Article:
Who made the following comment?
“Young people especially have to think more carefully about the decision to have sex, because the ‘safest sex’ is no sex and that is the most responsible choice.”
A. Vice President Dan Quayle
B. Political activist Beverly LaHaye
C. Earvin “Magic” Johnson
D. Catholic Cardinal John O’Connor
While it could have easily been choice A, B, or D, these are the words of former Laker superstar Magic Johnson, two weeks after announcing that he had contracted the HIV virus and his intentions to promote “safe sex.” Where the term was once associated with getting married, our new-age social dictionaries have redefined “safe-sex” to mean virtually any act performed with a condom.
On Wall Street, Johnson’s initial declaration literally caused the stock in condom manufacturers to rise the morning after. On Capital Hill, Magic Johnson was immediately asked to fill a vacancy on the AIDS Commission To Unleash Power (ACT-UP) invited Magic to join their mob of terrorists. All in all, a rather pathetic list of reactions.
If you did not hear about Magic’s new tune, don’t take it personally either. With a few notable exceptions, the national media lent this dramatic conversion a deaf ear and puny coverage. After all, advocating condom distribution is a sure fire way to get invited to a Hollywood cocktail party, while preaching abstinence will only garner a few thank-you notes from grateful parents. Who in the press wanted to devalue Magic’s social standing?
Vice President Dan Quayle was one of the first to advocate abstinence after Magic’s announcement: “That’s a sure cure, and we ought to be talking about it.” In turn, he was resoundingly ridiculed by keen social ethicists such as talk show host Arsenio Hall and his dimwitted guests. “Is Quayle serious?” they mocked.
With Magic now on the abstinence bandwagon, Arsenio, the late-night Prince of Hipness and one of Magic’s close friends, is looking like a bewildered emperor with no clothes.
It would be interesting to know exactly what caused Magic’s change of mind and message. A minister? One of his teammates? Interestingly enough, the same weekend that Magic issued his new and improved statement, the Los Angeles Times and the Orange County Register reported on the Sunday sermon of the Rev. John Nix-McReynolds, pastor of one of the area’s largest black churches. After excusing children under 12, the preacher launched into an unusually explicit sermon.
“My friends,” he said, “please allow me to declare that the message that has been given to Magic, though noble as it may be in its attempt and appeal, is indeed tragic. The message of ‘safe sex’ is not the answer, it is still ‘death sex.’”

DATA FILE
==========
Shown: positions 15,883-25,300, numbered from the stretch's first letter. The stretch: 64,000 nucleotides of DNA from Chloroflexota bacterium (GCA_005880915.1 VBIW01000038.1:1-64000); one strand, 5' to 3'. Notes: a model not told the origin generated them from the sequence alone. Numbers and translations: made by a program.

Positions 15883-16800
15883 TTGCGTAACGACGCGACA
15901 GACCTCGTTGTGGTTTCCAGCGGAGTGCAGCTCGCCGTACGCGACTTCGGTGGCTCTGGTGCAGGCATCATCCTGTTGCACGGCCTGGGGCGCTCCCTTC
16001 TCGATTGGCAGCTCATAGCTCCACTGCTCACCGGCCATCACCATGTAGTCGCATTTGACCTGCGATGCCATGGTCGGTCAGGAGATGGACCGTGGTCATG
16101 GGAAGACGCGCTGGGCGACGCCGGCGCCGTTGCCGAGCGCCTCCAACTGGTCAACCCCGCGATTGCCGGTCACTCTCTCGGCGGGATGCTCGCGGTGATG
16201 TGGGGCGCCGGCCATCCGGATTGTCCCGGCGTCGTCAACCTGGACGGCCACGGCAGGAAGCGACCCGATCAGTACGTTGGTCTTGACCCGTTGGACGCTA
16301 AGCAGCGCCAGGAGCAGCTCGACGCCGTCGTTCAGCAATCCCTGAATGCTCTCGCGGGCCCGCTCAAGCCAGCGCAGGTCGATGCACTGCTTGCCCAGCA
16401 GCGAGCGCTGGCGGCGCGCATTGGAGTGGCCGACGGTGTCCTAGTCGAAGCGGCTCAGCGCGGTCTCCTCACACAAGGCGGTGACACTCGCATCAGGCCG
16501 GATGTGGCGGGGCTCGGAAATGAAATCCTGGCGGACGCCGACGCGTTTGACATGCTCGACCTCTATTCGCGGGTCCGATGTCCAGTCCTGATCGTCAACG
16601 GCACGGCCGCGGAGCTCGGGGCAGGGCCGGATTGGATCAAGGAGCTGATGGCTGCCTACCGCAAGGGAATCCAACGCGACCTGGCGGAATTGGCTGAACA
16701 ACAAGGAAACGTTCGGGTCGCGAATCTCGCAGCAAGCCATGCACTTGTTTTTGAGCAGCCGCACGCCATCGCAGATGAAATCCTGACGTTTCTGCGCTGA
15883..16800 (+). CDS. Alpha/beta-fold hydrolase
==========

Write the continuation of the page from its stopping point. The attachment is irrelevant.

Condom distribution “may be the message of the world, the Gay Liberation Front, ACT-UP, and Queer Nation,” he preached. “But that is not the message of the Bible.”
According to the Times, “Black preachers around the nation have been moved to break their silence on the delicate issue” ever since Magic’s announcement. Black preachers led this nation to a better understanding of civil rights in the 1960s, perhaps they will lead us to a better understanding of civil righteousness in the 1990s.
The preacher’s wisdom is still considered foolish in many social circles. Observing that too many good young men are dying before they reach 40, Anna Quindlen, columnist for the New York Times, wrote, “I’m far less concerned about my kids’ lifestyles than I am about their lives.” Quindlen’s columns are notoriously well-known for their spasms of wishful thinking. For today, at least, we are not afforded the luxury of separating our lifestyles from our lives.
A recent poll found more Americans who think that Magic Johnson is paying the price for sexual promiscuity than believe that he was an “unfortunate victim of chance.” For millions of Americans, including myself, Magic was a hero. But heroism is not found in boundless sexual encounters.
We foolishly tinker with our future when our public schools provide condoms-on-demand. The truth is that condoms have a failure rate of 15.7 percent, and that’s on a good day.
Dr. Theresa Crenshaw, a member of the National AIDS Commission, once asked a conference of sexologists if they had available the partner of their dreams, and knew that person carried the HIV virus, would they have sex, depending on a condom for protection? No hand was raised.
Dr. Crenshaw chastised the group for giving advice to others that they would not follow themselves. “The point is putting a mere balloon between a healthy body and a deadly disease is not safe.”
Where once condoms were promoted to avoid pregnancy, today they are being touted as the latest health tip. How we evolved from an-apple-a-day to bran muffins to condoms, I will never know. Unfortunately, we’ll believe anything if it will help us sin more safely.